Week of January 29, 2006

Climatic Changes

Discover how climate change is impacting water, earth, fire and air with Sila at www.nature.ca/sila. Sila is the Inuktitut word meaning climate and all things that surround us. The Introduction invites to you explore the Arctic, where the climate is changing faster than anywhere else on Earth. Adventure will have you answering the ocean's S.O.S., roaming with caribou, flying with thunderbolts and checking the pulse of climate change. In Awareness see how greenhouse gases in the atmosphere are changing the weather and affecting our world. Get clued in to climate.

Nominate a cool Web site at http://www.4Kids.org/nominations/

Visit the Featured Web sites to find the answers.

Which greenhouse gas absorbs heat?

Carbon Dioxide
Nitrous Oxide


What television show introduced the most slang words?

Family Guy


When the boat flips, what do the decks become?



Diversified Tongues

Do You Speak American? Find out at www.pbs.org/speak where you will see what Americans are adding to their vocabulary daily. Words That Shouldn't Be? discusses lingo and the origins of language. Did you know that half of the countries in the world have an official language, but the United States is not one of them? From Sea to Shining Sea tracks the varieties of American English and the debate to make English America's official language. What Lies Ahead? peeks into the future to see how English will evolve. Become fluent in the language of the future.


Meet FLIP at Flipping for Science at http://sio.ucsd.edu/voyager/flip, a Floating Instrument Platform and the world's coolest oceanographic research lab. Check out movie clips to hear from the captain and see how FLIP “flips” into a vertical position in the ocean. Science on FLIP explains how this is advantageous to the study of sound waves in water. Create your own version of FLIP with A FLIP Activity. Visit the FLIP Gallery before you leave this topsy turvy site for amazing photographs from the crew. You will flip for FLIP.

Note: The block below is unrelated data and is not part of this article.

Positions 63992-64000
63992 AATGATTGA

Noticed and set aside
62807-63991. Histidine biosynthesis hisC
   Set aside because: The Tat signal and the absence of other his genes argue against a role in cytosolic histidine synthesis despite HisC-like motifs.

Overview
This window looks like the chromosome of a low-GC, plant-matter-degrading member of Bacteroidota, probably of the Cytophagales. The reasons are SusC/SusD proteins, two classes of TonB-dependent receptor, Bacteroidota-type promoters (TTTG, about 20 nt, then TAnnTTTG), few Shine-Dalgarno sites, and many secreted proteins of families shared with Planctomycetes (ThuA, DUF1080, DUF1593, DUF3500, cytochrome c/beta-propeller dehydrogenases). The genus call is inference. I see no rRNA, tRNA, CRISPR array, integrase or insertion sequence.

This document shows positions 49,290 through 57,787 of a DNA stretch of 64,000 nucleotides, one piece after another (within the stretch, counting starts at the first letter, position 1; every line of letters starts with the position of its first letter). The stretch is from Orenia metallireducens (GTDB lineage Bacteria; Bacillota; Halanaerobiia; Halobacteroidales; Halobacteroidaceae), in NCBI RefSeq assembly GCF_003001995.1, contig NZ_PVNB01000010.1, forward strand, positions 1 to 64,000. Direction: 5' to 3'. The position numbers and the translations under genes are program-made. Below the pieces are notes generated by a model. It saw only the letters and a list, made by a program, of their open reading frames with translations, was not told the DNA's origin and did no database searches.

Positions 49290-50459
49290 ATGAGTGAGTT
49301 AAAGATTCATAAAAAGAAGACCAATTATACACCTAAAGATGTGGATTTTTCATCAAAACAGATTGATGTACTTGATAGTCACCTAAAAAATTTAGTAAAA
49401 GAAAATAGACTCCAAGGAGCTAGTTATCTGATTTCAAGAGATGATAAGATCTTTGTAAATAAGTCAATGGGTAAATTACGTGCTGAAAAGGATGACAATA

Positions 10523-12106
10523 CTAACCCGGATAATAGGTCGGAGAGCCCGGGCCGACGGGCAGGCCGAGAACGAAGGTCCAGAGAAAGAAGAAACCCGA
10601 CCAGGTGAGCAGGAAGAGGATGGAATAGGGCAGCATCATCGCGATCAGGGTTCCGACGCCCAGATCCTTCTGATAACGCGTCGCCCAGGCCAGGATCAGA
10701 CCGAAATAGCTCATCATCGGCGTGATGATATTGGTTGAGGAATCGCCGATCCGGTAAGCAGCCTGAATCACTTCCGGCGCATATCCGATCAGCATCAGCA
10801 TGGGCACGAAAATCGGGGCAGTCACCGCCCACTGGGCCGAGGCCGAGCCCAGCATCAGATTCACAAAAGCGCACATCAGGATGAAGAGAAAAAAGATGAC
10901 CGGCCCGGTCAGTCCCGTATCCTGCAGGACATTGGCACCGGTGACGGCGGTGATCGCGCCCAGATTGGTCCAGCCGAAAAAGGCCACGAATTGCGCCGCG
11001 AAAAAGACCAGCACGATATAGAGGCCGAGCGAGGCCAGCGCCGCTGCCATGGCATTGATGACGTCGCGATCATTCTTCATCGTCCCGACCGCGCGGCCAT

If you could set a world record, what would it be?

Speak Out Here!

Dear Amy: What is radiation therapy? — Naomi, Tucson, Ariz.

Dear Naomi: Radiation therapy is one form of treatment for people with cancer. When a person has cancer, normal cells can grow throughout the body causing illness. Radiation therapy is used to kill cancer cells. A person lies on an X-ray table so that the radiation therapist can identify where the cancer cells are in the body. Then a large machine delivers a dose of radiation. This is done daily, sometimes for several weeks, until the cancer cells have been killed. Visit www.kidshealth.org/kid/health_problems/cancer/radiation.html for more information about radiation therapy.

Dear Amy: When did the ARPANET start? — Joey, Williamsburg, Va.

Dear Joey: The ARPANET, the Advanced Research Projects Agency, was designed in the 1960s for the U.S. Defense Department. It was the beginning of the Internet. The design of the ARPANET allowed computers to communicate with each other by using Interface Message Processors. For more information about the development of this computer, visit www.funet.fi/index/FUNET/history/internet/

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